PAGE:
Doug's Republic is yet another example. I concocted the idea of Doug's Republic way back in September 2008 and registered the domain a month later. Then, I proceeded to do nothing with it. I didn't have the time, and in the back of my mind, I didn't think anyone would ever make the time to seriously visit it -- including people I already knew. The idea kept gnawing at me until I committed myself toward writing content for the site, and even then, I forced myself to not go public with the site until I'd already uploaded a ream of content which took me a year-and-a-half to create.  Again, I  took myself far more seriously than most of my potential visitors probably ever would.

In the short run, the point is always to sell your product or service to someone else. We're told at a young age to do what makes us happy. With the point of it all under consideration, what we are actually asked to do is choose among the activities which make us happiest that which has the best chance of us being able to profit from financially. Plenty of actors and writers and athletes have foregone their first loves because of the obstacles involved in being able to get paid adequately for their services. Because many of us can't reconcile what we're doing with the programmed idea of us supposedly doing what makes us happiest, we look for 'the point' in the long run but find that looking so far ahead yields nothing.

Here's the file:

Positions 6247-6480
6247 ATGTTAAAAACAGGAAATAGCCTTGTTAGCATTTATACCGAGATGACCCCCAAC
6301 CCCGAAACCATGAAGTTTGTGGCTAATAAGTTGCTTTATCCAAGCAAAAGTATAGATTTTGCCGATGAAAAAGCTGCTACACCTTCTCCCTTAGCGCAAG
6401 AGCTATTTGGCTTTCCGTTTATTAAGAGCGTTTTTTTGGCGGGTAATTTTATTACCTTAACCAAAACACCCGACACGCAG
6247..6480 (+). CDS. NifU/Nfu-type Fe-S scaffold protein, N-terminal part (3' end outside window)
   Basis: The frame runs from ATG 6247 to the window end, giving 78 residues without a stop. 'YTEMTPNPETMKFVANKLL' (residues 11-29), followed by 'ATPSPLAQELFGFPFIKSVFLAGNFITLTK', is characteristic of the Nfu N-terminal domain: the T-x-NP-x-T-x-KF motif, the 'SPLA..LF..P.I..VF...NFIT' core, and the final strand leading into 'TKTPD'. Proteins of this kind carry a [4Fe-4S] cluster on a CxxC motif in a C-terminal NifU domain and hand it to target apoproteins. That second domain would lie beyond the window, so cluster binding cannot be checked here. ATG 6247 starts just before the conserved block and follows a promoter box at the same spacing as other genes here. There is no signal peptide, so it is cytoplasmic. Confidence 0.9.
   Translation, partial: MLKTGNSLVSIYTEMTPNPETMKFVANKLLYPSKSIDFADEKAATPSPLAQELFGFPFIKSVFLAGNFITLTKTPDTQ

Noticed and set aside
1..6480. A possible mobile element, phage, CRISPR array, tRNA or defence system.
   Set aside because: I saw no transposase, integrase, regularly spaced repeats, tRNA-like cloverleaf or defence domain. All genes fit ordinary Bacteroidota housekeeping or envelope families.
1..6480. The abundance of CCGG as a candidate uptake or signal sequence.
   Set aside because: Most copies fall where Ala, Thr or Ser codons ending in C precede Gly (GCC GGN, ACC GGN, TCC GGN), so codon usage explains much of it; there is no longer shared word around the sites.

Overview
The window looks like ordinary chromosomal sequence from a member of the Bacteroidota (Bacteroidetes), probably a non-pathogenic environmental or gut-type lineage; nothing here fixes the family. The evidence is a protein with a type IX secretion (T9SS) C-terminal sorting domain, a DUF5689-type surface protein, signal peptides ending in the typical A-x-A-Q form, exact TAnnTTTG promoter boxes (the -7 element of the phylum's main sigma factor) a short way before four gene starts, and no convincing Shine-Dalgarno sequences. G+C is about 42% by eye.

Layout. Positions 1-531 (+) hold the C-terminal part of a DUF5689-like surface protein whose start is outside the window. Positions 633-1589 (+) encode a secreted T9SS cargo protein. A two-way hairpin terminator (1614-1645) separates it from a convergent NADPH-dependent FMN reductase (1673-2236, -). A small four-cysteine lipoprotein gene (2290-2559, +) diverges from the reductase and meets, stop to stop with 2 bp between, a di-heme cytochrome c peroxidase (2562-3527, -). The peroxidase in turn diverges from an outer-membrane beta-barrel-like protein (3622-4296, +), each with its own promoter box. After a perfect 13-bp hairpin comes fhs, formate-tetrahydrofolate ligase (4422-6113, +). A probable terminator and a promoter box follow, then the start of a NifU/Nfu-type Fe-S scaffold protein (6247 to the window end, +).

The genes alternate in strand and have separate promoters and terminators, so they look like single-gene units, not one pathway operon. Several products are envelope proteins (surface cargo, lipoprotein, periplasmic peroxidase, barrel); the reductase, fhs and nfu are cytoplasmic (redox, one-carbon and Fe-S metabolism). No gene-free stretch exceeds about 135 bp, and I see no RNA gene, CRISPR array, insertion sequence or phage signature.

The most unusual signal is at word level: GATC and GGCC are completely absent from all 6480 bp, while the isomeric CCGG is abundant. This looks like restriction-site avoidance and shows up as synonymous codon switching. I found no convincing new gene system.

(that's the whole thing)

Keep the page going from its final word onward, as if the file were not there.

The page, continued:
The other day I was telling a story to a friend about something unusual that had just happened to me, and several times he prompted me with "And the point of this is?" The story about myself I was telling, just like most of our lives, had no deep-seated truths or morals -- no point as it were. It was just a story, but everybody's been brought up to think there should always be a point.

Life has no meaning apart from what we make of it. When we and our loved ones are no longer around to manufacture that meaning, our lives, seen by those from the distant future, appear meaningless.

I hope that's a point well taken.